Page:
Objectives: The aim of this study was to describe and differentiate the morphology of patent ductus arteriosus (PDA) seen in children born prematurely from other PDA types.
Background: PDAs are currently classified as types A-E using the Krichenko's classification. Children born prematurely with a PDA morphology that did not fit this classification were described as Type F PDA.
Methods: A review of 100 consecutive children who underwent transcatheter device closure of PDA was performed. The diameter and length (L) of the PDA and the device diameter (D) were indexed to the descending aorta (DA) diameter.
Results: Comparison of 26 Type F PDAs was performed against, 29 Type A, 7 Type C and 32 Type E PDAs. Children with Type F PDAs (median 27.5 weeks gestation) were younger during the device occlusion compared with types A, C, and E (median age: 6 vs. 32, 11, and 42 months; P = 0.002). Type F PDAs were longer and larger, requiring a relatively large device for occlusion than types A, C, and E (Mean L/DA: 1.88 vs. 0.9, 1.21, and 0.89, P ≤ 0.01 and Mean D/DA: 1.04 vs. 0.46, 0.87, and 0.34, P ≤0.01). The Amplatzer vascular plug-II (AVP-II) was preferred for occlusion of Type F PDAs (85%; P <0.001).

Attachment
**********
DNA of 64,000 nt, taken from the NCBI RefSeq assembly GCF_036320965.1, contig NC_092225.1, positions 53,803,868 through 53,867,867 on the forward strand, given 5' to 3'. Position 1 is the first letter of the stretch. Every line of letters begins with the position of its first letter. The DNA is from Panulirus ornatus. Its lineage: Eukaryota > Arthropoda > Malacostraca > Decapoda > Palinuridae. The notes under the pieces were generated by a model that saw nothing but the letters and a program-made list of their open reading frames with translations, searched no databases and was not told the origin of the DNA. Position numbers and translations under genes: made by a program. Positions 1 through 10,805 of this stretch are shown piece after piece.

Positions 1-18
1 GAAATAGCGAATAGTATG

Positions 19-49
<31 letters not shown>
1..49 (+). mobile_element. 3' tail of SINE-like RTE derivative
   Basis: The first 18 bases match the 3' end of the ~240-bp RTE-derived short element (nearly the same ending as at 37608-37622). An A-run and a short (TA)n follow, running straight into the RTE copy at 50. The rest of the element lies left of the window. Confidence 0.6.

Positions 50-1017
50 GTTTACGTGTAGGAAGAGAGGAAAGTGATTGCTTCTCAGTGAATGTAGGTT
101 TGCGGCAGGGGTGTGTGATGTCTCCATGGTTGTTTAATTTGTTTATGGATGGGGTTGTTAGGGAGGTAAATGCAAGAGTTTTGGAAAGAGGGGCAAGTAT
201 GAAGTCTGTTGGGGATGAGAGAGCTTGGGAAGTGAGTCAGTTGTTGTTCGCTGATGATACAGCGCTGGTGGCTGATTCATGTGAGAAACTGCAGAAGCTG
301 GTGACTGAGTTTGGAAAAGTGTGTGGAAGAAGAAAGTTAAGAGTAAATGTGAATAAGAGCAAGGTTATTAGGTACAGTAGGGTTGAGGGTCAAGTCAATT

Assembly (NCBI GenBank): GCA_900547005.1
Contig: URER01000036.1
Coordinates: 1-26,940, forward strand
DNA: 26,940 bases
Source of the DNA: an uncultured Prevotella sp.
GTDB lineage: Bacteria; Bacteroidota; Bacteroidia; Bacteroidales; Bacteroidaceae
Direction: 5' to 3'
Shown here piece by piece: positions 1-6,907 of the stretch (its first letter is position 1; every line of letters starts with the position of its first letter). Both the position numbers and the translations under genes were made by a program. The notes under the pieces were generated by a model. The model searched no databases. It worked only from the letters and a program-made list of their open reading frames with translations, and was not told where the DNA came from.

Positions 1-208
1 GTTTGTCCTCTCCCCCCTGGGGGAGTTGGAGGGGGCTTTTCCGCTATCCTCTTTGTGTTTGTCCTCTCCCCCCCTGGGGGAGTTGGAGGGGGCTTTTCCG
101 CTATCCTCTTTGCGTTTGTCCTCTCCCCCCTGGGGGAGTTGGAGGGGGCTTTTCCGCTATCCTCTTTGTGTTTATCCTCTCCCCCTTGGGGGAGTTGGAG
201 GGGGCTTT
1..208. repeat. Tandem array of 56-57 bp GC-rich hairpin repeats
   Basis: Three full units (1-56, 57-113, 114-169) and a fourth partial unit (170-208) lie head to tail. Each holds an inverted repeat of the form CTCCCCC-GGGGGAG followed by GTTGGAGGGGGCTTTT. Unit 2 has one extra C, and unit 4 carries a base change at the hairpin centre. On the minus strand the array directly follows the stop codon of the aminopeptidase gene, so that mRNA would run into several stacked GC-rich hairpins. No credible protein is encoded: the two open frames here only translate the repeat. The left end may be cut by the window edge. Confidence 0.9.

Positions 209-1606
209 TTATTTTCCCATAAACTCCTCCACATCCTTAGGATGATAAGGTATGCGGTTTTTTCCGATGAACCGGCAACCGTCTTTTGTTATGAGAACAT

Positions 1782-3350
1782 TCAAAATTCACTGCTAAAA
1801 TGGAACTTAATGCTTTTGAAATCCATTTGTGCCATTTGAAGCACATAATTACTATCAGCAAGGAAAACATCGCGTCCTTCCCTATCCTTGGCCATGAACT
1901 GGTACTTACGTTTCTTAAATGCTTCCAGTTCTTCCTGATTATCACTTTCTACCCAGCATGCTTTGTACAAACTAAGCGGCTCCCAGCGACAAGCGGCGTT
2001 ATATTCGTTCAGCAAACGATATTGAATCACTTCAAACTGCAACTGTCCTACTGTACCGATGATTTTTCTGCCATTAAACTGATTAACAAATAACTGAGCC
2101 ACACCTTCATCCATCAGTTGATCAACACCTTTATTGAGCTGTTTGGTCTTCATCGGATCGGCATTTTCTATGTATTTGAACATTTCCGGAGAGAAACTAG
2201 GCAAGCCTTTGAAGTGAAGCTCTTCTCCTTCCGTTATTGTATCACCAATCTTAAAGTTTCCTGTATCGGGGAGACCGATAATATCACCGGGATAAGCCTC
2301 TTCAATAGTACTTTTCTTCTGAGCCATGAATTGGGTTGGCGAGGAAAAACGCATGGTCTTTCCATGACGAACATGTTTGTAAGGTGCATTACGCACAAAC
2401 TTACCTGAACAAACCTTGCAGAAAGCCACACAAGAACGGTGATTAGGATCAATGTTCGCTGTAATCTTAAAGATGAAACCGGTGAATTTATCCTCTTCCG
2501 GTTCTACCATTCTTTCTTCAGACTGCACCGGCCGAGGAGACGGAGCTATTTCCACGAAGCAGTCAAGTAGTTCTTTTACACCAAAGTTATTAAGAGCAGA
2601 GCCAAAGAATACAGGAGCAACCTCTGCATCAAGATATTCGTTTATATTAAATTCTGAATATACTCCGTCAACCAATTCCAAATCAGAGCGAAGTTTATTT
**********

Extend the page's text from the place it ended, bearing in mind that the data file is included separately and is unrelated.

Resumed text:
Conclusions: Children born prematurely have relatively larger and longer PDAs. These "fetal type PDAs" are best classified separately. We propose to classify them as Type F PDAs to add to types A-E currently in use. The AVP-II was effective in occluding Type F PDAs.
Keywords: congenital heart disease; patent ductus arteriosus; pediatric interventions; prematurity; preterm infant; transcatheter device closure.
© 2015 Wiley Periodicals, Inc.